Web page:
Carnegie Museums of Pittsburgh announced that Gina Winstead will be joining the organization on July 1 as Vice President for Inclusion, Diversity, Equity and Accessibility (IDEA). As a member of Carnegie Museums’ executive leadership, Winstead will be a highly visible leader working with colleagues across the institution to embed equity into its operations, culture, and programming.
“With her knowledge of the field, her collaborative style, her strong commitment to change, and her deep roots in Pittsburgh, I have no doubt that Gina Winstead is the ideal person to serve as our inaugural Vice President for Inclusion, Diversity, Equity, and Accessibility,” said Steven Knapp, President and CEO of Carnegie Museums of Pittsburgh. “I am grateful to the staff who make up our IDEA Council for recommending the creation of this position, and I look forward to the progress I know we will make with the benefit of Gina’s thoughtful and inspirational guidance.”
Winstead comes to Carnegie Museums from Vibrant Pittsburgh, a regional thought leader in workplace diversity, equity, and inclusion, where she served as Assistant Vice President of Membership Development & External Relations, responsible for collaborating with 150 members and community partners on equity and diversity best practices. Prior to that, she worked for the Pittsburgh Technology Council as Director of Member Engagement and its first-ever Director of Diversity & Inclusion. Winstead has also worked part-time as a vice president with Women in Tech PGH, a group that partners with organizations to remove barriers for women to succeed in the technology industry.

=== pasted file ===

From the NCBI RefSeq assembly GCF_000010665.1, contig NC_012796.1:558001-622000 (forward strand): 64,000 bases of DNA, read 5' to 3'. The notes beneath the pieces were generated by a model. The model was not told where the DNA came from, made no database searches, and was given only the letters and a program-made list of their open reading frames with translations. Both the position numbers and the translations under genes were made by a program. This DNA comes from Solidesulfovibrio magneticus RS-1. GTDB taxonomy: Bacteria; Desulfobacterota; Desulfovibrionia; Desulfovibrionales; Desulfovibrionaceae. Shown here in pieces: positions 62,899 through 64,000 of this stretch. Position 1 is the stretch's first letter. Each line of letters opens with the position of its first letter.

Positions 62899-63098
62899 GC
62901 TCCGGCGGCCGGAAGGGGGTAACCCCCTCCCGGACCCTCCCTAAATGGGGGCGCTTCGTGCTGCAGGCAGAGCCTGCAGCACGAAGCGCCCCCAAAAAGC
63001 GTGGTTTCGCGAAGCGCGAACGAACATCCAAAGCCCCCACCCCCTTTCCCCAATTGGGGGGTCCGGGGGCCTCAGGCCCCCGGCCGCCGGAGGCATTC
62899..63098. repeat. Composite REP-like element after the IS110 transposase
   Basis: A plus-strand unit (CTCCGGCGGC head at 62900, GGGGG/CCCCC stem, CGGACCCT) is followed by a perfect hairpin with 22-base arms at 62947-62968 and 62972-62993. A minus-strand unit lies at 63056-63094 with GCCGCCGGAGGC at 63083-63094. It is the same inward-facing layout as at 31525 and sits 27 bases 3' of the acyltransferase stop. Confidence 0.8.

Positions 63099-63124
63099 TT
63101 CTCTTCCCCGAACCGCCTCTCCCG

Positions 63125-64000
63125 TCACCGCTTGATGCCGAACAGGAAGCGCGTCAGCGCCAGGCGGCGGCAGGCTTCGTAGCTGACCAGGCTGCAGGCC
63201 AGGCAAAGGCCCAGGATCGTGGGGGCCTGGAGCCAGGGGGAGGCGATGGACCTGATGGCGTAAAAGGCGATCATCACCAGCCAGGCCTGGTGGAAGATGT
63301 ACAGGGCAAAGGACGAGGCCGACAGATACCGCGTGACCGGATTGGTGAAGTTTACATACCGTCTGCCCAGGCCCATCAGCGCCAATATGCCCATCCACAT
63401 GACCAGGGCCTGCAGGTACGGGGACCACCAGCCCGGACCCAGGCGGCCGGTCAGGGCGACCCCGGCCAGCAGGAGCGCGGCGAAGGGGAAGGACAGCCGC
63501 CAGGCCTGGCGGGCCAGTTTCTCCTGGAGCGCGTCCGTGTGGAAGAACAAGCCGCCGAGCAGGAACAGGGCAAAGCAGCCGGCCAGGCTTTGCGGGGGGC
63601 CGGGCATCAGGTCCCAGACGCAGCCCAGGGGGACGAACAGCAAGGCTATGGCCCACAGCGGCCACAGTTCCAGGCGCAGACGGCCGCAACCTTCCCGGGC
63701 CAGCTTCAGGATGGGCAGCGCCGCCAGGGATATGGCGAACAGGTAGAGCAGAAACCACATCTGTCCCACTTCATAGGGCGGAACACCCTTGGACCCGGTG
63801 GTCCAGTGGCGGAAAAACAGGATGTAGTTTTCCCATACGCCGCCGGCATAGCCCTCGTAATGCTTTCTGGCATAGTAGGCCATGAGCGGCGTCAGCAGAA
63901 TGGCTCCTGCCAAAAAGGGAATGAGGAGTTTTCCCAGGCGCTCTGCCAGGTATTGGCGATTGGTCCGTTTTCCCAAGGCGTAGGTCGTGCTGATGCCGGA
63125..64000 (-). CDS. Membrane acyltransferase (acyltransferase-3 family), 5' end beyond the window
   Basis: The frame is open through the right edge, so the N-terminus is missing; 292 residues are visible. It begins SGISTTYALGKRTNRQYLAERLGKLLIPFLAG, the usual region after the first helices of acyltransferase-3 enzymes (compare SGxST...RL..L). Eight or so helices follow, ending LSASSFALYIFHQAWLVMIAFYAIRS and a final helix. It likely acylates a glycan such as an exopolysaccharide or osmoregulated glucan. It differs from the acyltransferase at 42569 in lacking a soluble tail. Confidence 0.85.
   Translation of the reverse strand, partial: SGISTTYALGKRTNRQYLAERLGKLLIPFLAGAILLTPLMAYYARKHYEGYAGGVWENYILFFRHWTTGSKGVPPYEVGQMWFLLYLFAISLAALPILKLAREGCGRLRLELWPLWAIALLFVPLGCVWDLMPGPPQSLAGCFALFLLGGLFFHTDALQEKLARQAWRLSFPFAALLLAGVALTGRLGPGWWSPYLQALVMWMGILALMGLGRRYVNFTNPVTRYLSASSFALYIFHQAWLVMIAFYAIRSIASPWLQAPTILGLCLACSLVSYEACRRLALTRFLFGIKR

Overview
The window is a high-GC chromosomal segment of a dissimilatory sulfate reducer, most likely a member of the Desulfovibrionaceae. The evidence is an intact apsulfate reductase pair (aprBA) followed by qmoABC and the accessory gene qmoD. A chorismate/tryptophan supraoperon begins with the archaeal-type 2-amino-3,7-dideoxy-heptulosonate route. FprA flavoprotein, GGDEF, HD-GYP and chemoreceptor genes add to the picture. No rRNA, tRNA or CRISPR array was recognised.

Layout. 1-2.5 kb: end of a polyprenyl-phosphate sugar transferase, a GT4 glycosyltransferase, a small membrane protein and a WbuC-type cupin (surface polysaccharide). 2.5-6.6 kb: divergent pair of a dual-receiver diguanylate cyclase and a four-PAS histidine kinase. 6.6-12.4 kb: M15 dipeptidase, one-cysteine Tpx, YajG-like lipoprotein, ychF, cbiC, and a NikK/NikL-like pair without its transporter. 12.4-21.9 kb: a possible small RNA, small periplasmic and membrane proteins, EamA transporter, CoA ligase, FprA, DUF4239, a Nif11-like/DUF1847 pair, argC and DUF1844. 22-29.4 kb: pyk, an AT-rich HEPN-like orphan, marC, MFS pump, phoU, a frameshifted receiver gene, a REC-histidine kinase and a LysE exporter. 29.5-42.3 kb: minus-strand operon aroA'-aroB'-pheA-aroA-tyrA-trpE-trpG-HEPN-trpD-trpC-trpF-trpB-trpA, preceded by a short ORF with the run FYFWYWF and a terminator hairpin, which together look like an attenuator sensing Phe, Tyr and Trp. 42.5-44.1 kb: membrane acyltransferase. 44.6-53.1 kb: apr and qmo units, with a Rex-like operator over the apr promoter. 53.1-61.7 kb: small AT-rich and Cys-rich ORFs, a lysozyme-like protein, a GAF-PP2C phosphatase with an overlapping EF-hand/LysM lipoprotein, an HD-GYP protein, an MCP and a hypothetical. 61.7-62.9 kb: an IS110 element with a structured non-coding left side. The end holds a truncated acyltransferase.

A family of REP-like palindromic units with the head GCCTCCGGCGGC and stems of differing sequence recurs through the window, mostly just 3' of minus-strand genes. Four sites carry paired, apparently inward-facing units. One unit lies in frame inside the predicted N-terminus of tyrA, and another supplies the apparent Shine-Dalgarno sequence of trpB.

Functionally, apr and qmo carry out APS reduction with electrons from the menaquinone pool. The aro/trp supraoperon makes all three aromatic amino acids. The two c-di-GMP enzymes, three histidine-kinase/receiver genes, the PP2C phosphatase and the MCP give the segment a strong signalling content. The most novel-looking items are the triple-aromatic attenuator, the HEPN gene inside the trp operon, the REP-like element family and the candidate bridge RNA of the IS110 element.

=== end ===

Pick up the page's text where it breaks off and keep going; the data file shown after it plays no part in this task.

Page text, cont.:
“I am excited to work with my colleagues at Carnegie Museums and our many partners in the community to move our IDEA initiatives forward,” Winstead said. “The future of Carnegie Museums belongs to everyone, and I look forward to playing a role in its efforts to attract, retain, and elevate diverse employees and ensure that all people see themselves reflected in the museums’ programming.
“I think the world should be better connected to all of the resources Carnegie Museums has to offer, most notably its people,” Winstead added. “I’m eager to help open doors and create greater access for those that have felt underestimated or underrepresented.”
Among her volunteer roles, Winstead serves on the boards of the Pittsburgh Downtown Partnership and the Western Pennsylvania Conservancy, and she was a founding board member of the 412 Black Jewish Collaborative and a member of the Allegheny Conference’s Talent Committee. She attended Carnegie Mellon University’s Tepper School of Business Executive Leadership and Negotiation Academy, is a graduate of the EDGE Women’s Leadership program, and earned her Bachelor of Science degree with a focus on Social Psychology from the University of Pittsburgh.